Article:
U.S. Ambassador to the United Nations Nikki Haley rebuked socialist Sen. Bernie Sanders (I-VT) for his support this week of a United Nations report that blames President Donald Trump for “killing the American Dream,” claiming his tax policies are a human rights concern.
A press release on the U.N. report, issued on June 1, states that Professor Philip Alston, a John Norton Pomeroy professor of law at New York University School of Law and co-chair of the law school’s Center for Human Rights and Global Justice, embarked upon a “fact-finding” mission in the United States and concluded that life in America was “cruel and inhuman” for many.
“Contempt for the poor in the U.S. drives cruel policies,” the press release is entitled.
“For one of the world’s wealthiest countries to have 40 million people living in poverty and over five million living in ‘Third World’ conditions is cruel and inhuman,” Alston said in the press release.
Alston claimed that some areas in Los Angeles “would not even meet the minimum standards the UN sets for Syrian refugee camps.”
“Contempt for the poor has intensified under the Trump Administration,” Alston said.
Sanders wrote to Haley as part of his push for the Trump administration to have a plan to address poverty in the U.S. and using the report to bolster his cause. Haley responded in a letter highlighting the president’s accomplishments in growing the U.S. economy, which benefit all Americans.
In the letter, Haley said that President Trump takes the issue of poverty “very seriously.”
“While there are many dimensions of poverty, the administration’s overreaching view is that the best way to help people get out of poverty is to help them get a job,” Haley wrote. “There is dignity in work and being able to provide for one’s self and family is empowering, both economically and spiritually.”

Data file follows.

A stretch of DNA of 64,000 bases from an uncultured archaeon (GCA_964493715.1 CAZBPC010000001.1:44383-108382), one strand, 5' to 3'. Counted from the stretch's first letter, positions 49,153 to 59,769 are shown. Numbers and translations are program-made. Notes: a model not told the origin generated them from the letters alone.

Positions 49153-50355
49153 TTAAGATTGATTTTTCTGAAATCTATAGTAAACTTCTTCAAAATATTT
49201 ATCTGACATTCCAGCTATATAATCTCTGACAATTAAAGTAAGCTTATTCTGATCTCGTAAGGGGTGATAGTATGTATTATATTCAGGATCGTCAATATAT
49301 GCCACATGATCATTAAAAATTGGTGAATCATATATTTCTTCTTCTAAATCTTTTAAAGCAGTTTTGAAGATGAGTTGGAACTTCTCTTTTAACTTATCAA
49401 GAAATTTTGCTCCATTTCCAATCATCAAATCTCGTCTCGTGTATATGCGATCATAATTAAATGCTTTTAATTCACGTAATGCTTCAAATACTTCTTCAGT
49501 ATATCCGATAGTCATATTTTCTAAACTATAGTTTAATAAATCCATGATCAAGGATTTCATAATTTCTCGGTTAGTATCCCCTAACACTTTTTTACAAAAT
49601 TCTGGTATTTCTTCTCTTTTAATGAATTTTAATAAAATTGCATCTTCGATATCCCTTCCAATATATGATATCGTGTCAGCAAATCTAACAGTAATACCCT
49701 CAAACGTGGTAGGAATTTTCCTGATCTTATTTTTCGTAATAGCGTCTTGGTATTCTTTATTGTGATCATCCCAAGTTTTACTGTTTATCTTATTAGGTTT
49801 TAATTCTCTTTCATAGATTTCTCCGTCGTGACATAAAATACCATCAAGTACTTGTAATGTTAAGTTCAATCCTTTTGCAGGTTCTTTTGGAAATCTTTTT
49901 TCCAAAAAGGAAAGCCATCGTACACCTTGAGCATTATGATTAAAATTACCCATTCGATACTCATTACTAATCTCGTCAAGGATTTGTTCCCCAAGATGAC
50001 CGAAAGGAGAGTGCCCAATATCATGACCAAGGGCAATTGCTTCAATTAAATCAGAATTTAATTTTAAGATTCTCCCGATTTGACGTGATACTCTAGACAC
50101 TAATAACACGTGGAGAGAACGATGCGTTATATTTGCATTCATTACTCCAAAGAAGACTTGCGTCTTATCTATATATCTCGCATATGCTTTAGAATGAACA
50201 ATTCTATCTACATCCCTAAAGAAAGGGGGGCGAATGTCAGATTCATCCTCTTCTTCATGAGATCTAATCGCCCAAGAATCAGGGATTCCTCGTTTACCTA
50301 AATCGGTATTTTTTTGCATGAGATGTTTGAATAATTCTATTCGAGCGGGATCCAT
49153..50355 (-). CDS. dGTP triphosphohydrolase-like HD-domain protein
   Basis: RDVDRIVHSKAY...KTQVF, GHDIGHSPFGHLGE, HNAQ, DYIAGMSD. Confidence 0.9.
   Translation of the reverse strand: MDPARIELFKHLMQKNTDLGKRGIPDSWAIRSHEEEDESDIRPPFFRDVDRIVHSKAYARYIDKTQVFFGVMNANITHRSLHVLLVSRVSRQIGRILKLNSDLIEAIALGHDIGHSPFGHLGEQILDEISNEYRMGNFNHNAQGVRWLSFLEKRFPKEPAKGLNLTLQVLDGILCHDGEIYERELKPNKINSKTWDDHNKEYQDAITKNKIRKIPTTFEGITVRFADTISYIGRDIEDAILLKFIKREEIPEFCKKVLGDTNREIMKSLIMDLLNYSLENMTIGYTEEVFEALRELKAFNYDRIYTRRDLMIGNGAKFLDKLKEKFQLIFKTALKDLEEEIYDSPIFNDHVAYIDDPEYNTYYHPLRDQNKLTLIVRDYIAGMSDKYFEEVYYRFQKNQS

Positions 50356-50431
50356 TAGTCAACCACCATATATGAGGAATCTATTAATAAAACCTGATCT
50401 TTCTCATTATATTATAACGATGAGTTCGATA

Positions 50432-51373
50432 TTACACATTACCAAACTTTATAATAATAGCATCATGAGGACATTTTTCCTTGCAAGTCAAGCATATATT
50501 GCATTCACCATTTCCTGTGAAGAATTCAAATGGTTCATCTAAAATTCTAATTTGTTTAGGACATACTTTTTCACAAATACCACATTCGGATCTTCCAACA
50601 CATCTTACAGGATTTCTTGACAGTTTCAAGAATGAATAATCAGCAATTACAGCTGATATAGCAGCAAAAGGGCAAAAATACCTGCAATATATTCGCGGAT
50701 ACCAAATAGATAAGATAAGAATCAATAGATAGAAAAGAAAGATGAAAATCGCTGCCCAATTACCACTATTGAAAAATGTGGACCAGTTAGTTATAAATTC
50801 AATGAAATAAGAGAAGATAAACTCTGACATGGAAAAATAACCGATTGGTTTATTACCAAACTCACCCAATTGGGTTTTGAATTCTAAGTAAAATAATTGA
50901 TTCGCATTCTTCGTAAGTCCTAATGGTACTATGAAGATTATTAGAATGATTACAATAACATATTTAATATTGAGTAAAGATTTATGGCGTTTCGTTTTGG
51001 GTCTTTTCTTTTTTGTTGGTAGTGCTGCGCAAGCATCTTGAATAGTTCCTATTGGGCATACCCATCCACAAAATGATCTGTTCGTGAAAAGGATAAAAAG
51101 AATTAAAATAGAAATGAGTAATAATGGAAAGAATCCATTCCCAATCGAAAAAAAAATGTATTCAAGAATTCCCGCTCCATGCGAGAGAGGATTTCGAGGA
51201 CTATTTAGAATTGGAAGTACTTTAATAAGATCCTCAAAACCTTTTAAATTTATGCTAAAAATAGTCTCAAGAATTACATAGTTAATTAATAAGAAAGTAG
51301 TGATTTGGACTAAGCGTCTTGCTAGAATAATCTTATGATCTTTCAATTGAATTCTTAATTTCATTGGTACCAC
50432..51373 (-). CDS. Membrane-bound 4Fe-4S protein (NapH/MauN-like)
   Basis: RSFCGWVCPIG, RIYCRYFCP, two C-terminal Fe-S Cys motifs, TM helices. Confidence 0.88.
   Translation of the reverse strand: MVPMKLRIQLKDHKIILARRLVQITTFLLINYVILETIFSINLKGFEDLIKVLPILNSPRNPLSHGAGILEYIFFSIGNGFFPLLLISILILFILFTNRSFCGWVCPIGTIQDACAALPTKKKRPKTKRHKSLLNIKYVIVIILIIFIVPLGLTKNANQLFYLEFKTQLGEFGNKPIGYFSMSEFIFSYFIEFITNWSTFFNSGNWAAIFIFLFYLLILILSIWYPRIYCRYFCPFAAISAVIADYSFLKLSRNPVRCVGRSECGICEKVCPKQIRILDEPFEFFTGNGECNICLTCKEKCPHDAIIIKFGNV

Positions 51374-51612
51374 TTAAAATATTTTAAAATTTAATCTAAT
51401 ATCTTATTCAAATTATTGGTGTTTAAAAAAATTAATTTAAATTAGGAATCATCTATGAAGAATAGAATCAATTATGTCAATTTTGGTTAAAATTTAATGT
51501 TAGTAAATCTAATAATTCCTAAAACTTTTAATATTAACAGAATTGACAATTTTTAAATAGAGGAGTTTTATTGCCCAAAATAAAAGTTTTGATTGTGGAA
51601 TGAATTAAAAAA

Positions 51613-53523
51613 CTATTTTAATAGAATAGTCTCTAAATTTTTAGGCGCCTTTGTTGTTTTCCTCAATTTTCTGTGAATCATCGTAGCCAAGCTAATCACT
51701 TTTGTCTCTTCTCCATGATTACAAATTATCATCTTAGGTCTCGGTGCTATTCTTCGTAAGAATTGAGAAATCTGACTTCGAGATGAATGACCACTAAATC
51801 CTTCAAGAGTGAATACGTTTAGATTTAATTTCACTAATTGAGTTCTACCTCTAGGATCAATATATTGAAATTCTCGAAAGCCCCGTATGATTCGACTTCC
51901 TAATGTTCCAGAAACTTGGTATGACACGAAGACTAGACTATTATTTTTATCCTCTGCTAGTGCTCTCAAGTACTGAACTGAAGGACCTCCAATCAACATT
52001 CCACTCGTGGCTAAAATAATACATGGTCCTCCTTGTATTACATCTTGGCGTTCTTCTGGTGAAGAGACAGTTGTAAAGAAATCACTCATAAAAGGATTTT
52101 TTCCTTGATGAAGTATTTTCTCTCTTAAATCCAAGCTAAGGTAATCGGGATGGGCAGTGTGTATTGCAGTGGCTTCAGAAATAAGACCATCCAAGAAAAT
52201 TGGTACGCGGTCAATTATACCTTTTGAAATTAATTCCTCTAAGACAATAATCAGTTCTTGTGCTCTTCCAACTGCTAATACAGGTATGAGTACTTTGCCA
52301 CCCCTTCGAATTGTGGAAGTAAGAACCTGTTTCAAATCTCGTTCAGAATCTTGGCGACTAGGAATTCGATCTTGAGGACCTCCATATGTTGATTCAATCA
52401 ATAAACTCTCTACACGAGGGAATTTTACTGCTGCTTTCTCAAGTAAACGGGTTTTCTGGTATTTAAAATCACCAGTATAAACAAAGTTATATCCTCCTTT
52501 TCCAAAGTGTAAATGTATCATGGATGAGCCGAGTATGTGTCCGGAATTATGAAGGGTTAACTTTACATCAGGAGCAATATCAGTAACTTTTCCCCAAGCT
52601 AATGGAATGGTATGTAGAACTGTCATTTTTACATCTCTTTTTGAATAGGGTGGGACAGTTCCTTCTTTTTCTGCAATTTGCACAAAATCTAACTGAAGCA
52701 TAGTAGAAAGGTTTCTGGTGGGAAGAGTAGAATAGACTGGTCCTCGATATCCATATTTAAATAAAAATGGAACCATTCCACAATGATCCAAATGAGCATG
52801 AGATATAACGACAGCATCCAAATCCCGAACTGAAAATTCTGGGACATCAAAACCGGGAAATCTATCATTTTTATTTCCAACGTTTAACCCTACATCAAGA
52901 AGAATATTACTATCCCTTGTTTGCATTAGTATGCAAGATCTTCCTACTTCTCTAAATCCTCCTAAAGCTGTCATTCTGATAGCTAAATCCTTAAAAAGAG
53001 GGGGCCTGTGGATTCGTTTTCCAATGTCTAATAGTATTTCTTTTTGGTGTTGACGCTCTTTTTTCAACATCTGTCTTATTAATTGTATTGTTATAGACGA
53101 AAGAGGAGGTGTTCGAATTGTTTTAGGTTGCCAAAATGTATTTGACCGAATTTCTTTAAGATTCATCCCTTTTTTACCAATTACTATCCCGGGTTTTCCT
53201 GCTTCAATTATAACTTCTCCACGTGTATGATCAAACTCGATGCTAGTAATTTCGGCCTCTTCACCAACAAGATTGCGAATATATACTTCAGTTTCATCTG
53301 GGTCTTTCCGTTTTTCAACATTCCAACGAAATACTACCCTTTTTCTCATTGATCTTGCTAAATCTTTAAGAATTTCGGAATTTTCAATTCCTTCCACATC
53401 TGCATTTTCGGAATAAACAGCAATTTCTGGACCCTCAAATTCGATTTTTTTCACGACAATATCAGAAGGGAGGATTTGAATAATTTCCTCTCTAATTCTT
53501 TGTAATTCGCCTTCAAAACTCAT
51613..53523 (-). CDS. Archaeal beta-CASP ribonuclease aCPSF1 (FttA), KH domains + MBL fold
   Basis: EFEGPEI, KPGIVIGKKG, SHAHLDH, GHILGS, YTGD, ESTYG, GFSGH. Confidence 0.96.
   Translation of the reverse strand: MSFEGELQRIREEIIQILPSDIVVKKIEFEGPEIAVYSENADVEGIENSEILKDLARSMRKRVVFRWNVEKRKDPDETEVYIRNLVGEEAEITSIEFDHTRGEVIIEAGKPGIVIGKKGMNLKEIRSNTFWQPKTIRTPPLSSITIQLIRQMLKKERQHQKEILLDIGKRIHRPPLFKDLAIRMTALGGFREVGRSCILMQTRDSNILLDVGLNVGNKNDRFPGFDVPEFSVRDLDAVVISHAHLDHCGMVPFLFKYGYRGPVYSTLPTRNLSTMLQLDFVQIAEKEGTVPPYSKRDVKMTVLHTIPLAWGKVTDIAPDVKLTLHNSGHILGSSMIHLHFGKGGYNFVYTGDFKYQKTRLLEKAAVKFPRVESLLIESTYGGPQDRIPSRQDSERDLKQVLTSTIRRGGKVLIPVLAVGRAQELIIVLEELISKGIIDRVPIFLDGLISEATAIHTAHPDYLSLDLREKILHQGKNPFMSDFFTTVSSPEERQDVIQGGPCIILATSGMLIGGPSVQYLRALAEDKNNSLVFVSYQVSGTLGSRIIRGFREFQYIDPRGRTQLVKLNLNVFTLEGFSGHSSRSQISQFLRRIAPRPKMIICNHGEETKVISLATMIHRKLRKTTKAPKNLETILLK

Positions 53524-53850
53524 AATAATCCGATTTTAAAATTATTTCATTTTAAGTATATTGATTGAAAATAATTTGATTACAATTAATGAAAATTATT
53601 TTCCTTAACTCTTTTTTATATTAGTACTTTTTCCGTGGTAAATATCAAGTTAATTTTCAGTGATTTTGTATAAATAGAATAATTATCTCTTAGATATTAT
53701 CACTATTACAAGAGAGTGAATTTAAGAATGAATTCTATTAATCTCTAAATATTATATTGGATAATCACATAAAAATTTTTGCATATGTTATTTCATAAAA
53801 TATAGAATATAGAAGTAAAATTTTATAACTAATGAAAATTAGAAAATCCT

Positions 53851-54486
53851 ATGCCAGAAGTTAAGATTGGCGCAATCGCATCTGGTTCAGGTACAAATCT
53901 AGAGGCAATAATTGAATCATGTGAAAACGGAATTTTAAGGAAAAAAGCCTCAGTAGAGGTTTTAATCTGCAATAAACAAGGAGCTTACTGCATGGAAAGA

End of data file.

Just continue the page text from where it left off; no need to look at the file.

Haley called the professor’s report “misleading and politically motivated” and said that reporting on U.S. poverty is “ridiculous.”
“It is patently ridiculous for the United Nations to examine poverty in America,” Haley wrote. “In our country, the president, members of Congress, governors, mayors, and city council members actively engage on poverty issues every day.”
“Compare that to the many countries around the world whose governments knowingly abuse human rights and cause pain and suffering of their own people,” Haley wrote. “For example, according to the World Bank, in Burundi, the gross national income per person is $280. In the Democratic Republic of Congo over 60 percent of the entire population lives in grinding poverty.”
“Rather than using his voice to shine a light on those vulnerable populations and so many others, the Special Rapporteur wasted the U.N.’s time and resources, deflecting attention from the world’s worst human rights abusers and focusing instead on the wealthiest and freest country in the world,” Haley wrote.
The U.N. press release said Alston presented his finding to the U.N. Human Rights Council on Thursday after a “fact-finding visit” to California, Alabama, Georgia, West Virginia and Washington, D.C. for two weeks in December 2017.
“The Trump administration has brought in massive tax breaks for corporations and the very wealthy while orchestrating a systematic assault on the welfare system,” Alston said in the report. “The strategy seems to be tailor-made to maximize inequality and to plunge millions of working Americans, and those unable to work, into penury.”
“The result is that democracy itself is under threat because of extreme inequality and the range of policies being pursued to make it worse,” Alston said.